Two-thirds of drug users in study dead

 

ALMOST TWO-THIRDS of a group of intravenous drug-users have died in the 25 years since they enlisted in a unique medical study, research just published has found.

Eighty-two users of intravenous heroin from south inner Dublin were identified by doctors in 1985, before HIV testing was available.

Followed up over a 25-year period, the latest review has found that 51 people in the original cohort had died by 2010, half of them due to HIV disease. Those who died had an average age of 36.

The researchers, led by Dr Fergus O’Kelly of the department of public health and primary care at Trinity College Dublin, said the study group showed high levels of HIV infection (63 per cent), which was the principal cause of death over the follow-up period.

“HIV-related mortality peaked in this study cohort in the early to mid-1990s . . . a reflection of the development of untreated HIV from the early epidemic of the 1980s,” they said.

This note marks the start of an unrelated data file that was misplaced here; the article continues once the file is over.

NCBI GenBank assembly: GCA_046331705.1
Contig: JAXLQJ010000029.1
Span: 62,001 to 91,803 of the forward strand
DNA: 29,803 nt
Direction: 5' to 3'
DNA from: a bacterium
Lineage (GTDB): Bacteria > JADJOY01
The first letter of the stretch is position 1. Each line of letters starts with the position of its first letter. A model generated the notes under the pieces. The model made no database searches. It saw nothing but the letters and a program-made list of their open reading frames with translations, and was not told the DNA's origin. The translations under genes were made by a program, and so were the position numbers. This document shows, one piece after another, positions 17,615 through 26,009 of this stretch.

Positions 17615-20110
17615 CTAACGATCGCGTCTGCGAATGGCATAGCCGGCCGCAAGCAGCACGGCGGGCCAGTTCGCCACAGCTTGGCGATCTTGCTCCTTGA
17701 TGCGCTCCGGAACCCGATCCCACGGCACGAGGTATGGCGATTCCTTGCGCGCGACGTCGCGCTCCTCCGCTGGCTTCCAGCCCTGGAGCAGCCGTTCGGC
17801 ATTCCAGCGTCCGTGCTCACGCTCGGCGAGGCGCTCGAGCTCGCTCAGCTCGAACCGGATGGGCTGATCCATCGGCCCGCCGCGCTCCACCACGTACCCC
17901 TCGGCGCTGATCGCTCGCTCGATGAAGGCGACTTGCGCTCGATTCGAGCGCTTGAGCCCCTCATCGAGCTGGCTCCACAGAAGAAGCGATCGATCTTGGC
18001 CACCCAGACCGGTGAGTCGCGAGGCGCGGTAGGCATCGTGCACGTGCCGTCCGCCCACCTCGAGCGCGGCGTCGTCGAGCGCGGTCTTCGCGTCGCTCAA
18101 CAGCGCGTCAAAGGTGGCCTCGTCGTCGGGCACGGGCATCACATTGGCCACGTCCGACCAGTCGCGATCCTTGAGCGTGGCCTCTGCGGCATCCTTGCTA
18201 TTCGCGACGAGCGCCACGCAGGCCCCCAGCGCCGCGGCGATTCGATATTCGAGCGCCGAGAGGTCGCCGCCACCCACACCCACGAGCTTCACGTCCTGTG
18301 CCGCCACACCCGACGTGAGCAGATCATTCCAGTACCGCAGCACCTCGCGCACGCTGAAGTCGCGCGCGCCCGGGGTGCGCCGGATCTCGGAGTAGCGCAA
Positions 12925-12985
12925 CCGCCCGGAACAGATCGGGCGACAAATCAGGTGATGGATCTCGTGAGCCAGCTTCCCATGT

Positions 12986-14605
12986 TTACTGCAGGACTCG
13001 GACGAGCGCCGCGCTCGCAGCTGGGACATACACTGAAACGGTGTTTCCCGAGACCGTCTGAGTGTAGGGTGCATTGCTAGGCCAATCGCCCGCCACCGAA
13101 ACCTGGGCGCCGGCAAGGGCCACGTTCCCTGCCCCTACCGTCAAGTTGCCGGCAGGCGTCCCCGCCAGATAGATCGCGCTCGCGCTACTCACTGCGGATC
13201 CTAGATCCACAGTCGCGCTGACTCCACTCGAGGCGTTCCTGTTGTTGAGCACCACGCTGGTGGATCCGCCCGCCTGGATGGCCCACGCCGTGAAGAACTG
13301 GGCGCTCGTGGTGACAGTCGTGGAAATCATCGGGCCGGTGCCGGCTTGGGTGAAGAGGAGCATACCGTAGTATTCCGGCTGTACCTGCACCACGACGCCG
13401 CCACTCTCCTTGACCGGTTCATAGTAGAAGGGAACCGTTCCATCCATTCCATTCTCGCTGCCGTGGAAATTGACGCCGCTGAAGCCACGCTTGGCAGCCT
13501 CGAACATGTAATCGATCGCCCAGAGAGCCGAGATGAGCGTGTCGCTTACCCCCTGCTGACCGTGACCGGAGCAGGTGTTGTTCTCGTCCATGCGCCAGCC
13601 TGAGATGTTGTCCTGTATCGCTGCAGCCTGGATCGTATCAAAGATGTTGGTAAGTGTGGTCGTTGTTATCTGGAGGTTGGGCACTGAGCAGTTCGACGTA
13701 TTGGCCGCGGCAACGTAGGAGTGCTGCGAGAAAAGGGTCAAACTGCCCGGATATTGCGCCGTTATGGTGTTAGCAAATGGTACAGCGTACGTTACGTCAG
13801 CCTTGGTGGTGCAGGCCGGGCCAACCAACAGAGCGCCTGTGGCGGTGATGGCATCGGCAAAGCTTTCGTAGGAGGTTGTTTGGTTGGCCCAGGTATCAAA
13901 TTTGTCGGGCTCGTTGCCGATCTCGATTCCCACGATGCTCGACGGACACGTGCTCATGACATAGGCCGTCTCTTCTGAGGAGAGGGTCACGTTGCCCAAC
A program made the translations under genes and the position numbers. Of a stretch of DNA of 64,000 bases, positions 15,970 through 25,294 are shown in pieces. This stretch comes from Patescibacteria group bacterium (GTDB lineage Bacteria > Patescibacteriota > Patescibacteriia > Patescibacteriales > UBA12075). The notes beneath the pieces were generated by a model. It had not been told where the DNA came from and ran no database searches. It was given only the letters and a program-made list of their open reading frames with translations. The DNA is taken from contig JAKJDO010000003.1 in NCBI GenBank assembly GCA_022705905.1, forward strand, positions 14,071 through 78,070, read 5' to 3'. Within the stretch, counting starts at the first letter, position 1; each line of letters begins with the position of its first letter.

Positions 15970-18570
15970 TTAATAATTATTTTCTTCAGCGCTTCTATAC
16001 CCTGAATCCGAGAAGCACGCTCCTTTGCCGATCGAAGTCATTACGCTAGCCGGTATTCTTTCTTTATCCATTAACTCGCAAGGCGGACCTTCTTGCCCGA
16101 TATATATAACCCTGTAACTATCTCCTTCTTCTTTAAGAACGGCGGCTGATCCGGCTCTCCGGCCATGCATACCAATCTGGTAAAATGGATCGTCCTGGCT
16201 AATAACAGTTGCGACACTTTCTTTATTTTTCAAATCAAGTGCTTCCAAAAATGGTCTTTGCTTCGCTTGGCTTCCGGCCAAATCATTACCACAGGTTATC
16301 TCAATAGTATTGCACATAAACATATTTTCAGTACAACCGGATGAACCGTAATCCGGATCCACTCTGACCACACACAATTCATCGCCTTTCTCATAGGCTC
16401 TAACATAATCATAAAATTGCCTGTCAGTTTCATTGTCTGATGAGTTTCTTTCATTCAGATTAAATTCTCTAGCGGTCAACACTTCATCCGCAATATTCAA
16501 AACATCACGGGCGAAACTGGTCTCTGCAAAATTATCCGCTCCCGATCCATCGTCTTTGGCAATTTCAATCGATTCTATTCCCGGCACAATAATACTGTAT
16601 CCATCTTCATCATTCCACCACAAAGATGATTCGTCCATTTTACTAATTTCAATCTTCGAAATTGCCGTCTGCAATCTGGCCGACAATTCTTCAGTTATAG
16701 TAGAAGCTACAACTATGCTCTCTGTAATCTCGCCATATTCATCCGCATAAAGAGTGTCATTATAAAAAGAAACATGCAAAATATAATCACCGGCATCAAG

“The injecting cohort had a mortality rate 11 times that of the non-drug-using cohort [62 per cent compared to 5.5 per cent].”

This reflects international experience where deaths in opiate-users are about 13 times those in a matched group of non-addicts.

One-third of survivors in the study are HIV-positive, are over 45 years of age and attend St James’s University Hospital for treatment. These patients also have a significant number of co-morbid diseases.

When treated early, HIV has become a chronic rather than a fatal disease. Patients take a cocktail of anti-retroviral and other drugs which do not cure the disease but keep it and possible complications under control.

Writing in the current issue of the Irish Journal of Medical Science, the authors conclude that the lifestyle of intravenous drug-users has hazardous consequences resulting in high levels of morbidity and mortality.

“A relatively stable picture of HIV associated with intravenous drug-users is now emerging in Ireland, as is the case throughout most of the EU.

“HIV is a more manageable chronic disease, posing challenges for primary care in its treatment of former and existing intravenous drug-users who are ageing and now have other chronic diseases.”